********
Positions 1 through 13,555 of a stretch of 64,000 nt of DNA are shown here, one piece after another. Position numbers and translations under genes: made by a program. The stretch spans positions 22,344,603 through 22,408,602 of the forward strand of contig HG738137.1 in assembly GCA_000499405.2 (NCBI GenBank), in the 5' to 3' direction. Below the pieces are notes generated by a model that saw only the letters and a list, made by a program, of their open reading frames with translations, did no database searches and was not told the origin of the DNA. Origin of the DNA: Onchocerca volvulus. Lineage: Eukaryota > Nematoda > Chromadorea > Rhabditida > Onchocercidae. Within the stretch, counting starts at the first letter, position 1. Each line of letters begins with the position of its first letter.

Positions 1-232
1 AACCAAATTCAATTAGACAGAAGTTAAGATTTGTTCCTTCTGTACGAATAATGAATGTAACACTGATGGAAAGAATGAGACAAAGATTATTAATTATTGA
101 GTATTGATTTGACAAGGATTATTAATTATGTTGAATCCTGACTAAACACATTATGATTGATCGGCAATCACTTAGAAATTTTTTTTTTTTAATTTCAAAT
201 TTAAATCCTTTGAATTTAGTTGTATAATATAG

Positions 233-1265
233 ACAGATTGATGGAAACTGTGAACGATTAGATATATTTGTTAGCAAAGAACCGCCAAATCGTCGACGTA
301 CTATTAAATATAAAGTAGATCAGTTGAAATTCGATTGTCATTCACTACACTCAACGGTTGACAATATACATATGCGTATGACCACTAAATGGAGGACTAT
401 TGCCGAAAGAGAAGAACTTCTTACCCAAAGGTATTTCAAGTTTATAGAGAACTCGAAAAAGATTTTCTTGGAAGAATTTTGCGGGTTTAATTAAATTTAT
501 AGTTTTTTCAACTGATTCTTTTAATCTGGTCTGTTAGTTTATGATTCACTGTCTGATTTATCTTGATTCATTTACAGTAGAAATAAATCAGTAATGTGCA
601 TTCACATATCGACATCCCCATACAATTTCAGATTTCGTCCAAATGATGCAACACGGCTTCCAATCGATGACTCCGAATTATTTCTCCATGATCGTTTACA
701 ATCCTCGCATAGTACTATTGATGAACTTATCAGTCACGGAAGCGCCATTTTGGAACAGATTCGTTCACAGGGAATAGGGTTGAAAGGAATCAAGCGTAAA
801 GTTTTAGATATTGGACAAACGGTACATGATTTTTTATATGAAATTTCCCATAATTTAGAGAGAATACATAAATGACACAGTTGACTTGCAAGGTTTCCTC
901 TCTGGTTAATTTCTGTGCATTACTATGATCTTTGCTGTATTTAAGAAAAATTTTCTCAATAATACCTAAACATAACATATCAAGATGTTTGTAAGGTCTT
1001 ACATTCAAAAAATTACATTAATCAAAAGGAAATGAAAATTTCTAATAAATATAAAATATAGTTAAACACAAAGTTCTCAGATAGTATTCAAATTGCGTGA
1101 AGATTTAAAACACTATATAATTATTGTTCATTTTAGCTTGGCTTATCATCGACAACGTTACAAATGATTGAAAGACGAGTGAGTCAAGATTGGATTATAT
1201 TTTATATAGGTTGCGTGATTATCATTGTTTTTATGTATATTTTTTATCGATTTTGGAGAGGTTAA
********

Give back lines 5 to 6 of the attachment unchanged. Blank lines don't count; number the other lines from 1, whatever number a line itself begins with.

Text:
201 TTAAATCCTTTGAATTTAGTTGTATAATATAG

Positions 233-1265